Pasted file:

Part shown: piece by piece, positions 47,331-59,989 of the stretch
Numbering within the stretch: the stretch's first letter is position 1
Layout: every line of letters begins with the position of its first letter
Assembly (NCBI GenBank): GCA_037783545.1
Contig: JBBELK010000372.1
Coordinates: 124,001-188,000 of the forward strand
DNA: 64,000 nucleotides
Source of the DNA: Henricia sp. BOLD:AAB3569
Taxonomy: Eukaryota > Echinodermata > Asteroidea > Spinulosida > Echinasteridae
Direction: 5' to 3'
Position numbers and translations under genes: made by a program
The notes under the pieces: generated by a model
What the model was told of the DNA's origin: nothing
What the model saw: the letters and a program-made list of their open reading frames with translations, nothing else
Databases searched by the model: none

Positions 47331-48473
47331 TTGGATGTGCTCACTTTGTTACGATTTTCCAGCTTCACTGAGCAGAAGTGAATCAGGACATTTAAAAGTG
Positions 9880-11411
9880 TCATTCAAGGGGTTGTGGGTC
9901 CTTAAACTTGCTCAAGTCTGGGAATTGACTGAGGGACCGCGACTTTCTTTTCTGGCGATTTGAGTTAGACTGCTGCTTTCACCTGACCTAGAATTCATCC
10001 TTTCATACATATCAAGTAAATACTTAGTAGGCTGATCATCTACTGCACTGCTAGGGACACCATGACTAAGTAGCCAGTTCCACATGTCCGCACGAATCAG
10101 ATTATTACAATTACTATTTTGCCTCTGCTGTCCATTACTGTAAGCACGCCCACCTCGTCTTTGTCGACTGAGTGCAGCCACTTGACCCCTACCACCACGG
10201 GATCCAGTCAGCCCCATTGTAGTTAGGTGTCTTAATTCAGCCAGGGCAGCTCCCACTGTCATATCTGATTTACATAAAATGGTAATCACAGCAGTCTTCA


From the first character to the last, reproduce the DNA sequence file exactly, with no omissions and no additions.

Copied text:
Part shown: piece by piece, positions 47,331-59,989 of the stretch
Numbering within the stretch: the stretch's first letter is position 1
Layout: every line of letters begins with the position of its first letter
Assembly (NCBI GenBank): GCA_037783545.1
Contig: JBBELK010000372.1
Coordinates: 124,001-188,000 of the forward strand
DNA: 64,000 nucleotides
Source of the DNA: Henricia sp. BOLD:AAB3569
Taxonomy: Eukaryota > Echinodermata > Asteroidea > Spinulosida > Echinasteridae
Direction: 5' to 3'
Position numbers and translations under genes: made by a program
The notes under the pieces: generated by a model
What the model was told of the DNA's origin: nothing
What the model saw: the letters and a program-made list of their open reading frames with translations, nothing else
Databases searched by the model: none

Positions 47331-48473
47331 TTGGATGTGCTCACTTTGTTACGATTTTCCAGCTTCACTGAGCAGAAGTGAATCAGGACATTTAAAAGTG
Positions 9880-11411
9880 TCATTCAAGGGGTTGTGGGTC
9901 CTTAAACTTGCTCAAGTCTGGGAATTGACTGAGGGACCGCGACTTTCTTTTCTGGCGATTTGAGTTAGACTGCTGCTTTCACCTGACCTAGAATTCATCC
10001 TTTCATACATATCAAGTAAATACTTAGTAGGCTGATCATCTACTGCACTGCTAGGGACACCATGACTAAGTAGCCAGTTCCACATGTCCGCACGAATCAG
10101 ATTATTACAATTACTATTTTGCCTCTGCTGTCCATTACTGTAAGCACGCCCACCTCGTCTTTGTCGACTGAGTGCAGCCACTTGACCCCTACCACCACGG
10201 GATCCAGTCAGCCCCATTGTAGTTAGGTGTCTTAATTCAGCCAGGGCAGCTCCCACTGTCATATCTGATTTACATAAAATGGTAATCACAGCAGTCTTCA